Gays in the Military: An Overview of the Issue

746 Words Jan 7th, 2018 3 Pages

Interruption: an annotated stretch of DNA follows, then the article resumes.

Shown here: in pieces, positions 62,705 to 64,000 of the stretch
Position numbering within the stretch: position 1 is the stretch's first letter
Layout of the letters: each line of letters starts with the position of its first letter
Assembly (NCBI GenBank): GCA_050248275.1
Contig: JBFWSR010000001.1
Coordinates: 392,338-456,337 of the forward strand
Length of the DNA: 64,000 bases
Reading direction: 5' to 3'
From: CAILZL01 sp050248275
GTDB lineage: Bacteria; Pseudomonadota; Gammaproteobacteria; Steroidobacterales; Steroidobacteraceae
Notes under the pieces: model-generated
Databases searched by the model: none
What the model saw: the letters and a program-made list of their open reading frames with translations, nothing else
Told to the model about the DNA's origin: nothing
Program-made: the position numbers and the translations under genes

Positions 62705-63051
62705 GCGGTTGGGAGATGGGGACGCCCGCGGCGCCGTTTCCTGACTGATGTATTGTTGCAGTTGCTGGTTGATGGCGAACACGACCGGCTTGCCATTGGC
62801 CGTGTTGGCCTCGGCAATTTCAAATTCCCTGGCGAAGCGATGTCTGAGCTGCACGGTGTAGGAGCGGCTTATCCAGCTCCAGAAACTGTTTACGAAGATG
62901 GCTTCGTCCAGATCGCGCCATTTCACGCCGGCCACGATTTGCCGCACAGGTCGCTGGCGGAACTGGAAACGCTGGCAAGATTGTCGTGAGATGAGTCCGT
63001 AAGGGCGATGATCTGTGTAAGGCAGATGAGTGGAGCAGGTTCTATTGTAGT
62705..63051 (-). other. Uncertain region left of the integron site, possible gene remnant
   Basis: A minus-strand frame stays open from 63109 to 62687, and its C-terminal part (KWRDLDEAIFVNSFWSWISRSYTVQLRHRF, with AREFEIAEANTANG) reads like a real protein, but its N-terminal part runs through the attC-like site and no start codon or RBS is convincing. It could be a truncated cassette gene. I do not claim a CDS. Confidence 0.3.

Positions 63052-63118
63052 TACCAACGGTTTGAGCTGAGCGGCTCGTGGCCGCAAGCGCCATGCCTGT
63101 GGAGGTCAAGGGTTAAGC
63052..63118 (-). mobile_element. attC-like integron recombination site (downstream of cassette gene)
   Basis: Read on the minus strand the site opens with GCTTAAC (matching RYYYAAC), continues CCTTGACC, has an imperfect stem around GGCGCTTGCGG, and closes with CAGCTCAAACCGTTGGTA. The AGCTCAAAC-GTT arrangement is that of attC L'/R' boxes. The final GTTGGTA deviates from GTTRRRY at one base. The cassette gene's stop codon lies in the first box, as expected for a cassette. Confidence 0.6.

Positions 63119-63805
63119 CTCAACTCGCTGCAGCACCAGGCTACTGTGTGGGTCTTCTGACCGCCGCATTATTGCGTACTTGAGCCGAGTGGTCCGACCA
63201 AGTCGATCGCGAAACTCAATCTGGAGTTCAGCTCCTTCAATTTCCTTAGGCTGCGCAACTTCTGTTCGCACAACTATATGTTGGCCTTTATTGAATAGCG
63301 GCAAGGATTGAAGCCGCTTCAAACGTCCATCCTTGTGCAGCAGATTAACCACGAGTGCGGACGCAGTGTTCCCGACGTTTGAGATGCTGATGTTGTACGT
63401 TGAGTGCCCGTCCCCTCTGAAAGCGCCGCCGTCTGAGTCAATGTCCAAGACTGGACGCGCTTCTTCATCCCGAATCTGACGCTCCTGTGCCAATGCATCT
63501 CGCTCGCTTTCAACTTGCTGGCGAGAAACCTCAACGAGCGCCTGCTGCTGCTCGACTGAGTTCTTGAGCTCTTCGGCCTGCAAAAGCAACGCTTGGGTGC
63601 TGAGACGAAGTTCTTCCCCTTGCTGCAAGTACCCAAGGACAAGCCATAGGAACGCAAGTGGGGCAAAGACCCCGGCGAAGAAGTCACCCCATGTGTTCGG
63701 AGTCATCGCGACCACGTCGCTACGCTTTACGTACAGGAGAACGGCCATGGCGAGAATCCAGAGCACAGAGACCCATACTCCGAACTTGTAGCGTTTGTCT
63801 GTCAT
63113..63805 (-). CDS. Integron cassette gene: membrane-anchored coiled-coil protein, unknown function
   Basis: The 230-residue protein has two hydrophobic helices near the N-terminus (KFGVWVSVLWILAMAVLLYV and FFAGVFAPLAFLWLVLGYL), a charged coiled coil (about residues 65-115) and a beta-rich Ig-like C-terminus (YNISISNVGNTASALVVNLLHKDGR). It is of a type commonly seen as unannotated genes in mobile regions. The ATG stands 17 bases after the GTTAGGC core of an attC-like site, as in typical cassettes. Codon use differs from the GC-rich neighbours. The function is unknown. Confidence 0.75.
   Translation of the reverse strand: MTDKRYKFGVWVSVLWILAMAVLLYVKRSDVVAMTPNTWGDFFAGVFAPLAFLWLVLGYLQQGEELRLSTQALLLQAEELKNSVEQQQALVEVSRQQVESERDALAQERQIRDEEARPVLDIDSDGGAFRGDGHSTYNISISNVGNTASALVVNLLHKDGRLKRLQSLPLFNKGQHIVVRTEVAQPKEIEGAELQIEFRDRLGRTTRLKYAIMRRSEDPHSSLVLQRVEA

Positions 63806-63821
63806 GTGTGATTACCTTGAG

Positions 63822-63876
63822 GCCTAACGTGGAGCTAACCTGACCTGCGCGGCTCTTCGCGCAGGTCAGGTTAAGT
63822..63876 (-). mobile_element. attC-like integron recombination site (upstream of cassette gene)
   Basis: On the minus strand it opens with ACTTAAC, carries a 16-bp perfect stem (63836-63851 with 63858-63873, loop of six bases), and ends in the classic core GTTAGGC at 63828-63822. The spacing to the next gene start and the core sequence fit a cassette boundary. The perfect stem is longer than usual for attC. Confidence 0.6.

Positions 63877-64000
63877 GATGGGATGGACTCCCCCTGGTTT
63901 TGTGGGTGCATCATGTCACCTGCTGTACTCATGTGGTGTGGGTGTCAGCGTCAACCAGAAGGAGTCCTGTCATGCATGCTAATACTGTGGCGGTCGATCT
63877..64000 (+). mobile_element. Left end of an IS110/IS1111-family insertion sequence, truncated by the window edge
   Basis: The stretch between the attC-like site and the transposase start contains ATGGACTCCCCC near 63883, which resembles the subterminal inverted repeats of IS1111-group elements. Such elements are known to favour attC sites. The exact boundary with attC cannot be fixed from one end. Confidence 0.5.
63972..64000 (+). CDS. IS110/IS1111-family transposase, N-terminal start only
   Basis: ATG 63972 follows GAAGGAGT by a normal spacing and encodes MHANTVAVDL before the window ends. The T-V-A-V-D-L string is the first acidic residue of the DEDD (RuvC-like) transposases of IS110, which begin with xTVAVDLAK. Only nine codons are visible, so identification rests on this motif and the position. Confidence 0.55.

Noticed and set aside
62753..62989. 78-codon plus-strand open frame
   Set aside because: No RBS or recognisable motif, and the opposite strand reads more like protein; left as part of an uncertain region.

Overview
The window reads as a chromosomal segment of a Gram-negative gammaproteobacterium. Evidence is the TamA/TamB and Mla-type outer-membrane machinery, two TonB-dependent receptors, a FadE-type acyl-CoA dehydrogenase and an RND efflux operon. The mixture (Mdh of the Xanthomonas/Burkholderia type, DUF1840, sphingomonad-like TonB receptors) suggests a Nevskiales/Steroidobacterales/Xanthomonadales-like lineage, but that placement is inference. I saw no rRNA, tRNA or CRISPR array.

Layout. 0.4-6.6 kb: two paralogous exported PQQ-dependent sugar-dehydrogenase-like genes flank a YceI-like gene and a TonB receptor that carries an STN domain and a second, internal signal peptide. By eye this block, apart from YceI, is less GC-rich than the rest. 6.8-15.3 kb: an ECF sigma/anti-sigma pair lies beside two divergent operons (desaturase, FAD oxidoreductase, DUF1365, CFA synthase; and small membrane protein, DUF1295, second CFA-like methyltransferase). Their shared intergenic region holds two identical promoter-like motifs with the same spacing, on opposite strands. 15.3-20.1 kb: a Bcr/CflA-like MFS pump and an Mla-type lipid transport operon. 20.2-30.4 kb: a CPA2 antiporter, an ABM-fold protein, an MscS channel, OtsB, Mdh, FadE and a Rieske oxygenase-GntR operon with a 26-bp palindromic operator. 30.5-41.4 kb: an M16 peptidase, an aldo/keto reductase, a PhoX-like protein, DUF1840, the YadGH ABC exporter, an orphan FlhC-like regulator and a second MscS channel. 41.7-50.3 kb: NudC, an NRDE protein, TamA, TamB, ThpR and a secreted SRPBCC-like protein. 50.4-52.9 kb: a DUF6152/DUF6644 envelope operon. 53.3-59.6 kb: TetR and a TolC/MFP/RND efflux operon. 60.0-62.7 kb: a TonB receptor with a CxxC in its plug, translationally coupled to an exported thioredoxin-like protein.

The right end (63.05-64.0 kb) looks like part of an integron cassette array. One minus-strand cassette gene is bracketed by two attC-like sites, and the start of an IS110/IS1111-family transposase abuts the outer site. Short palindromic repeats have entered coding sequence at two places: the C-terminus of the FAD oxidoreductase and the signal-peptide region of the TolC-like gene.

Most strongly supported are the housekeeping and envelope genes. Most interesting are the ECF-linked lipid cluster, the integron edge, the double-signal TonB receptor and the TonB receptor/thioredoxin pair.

Until the Clinton Administrations' 'Don't Ask, Don't Tell' (DADT) policy, evidence of homosexuality could get a soldier discharged. In fact, there were many jokes during the draft era, particularly during the Vietnam War, of unwilling straight recruits pretending to be gay as a way of avoiding the service. DADT remained controversial, however, and recently the law was ended "After 18 years on the books, 'don't ask, don't tell' is done. The policy banning gays and lesbians from serving openly in the U.S. military was officially repealed" in 2011 (Martin 2011). It is important to note that in many other nations, the question of whether gays can serve in the military is a non-issue. In Britain, "gay and lesbian service members marched in crisp uniforms in the annual Pride London parade...Gay Australian soldiers and sailors had their own float in Sydney's Gay Mardi Gras parade. In Israel, the army magazine earlier this year featured two male soldiers on the cover, hugging one another" (Gays in military not an issue for many nations, 2009, Associated Press). Israel, a nation with a universal draft which must remain in a state of total combat readiness at all times, the "army recognizes the partners of gay officers as their bereaved next-of-kin…

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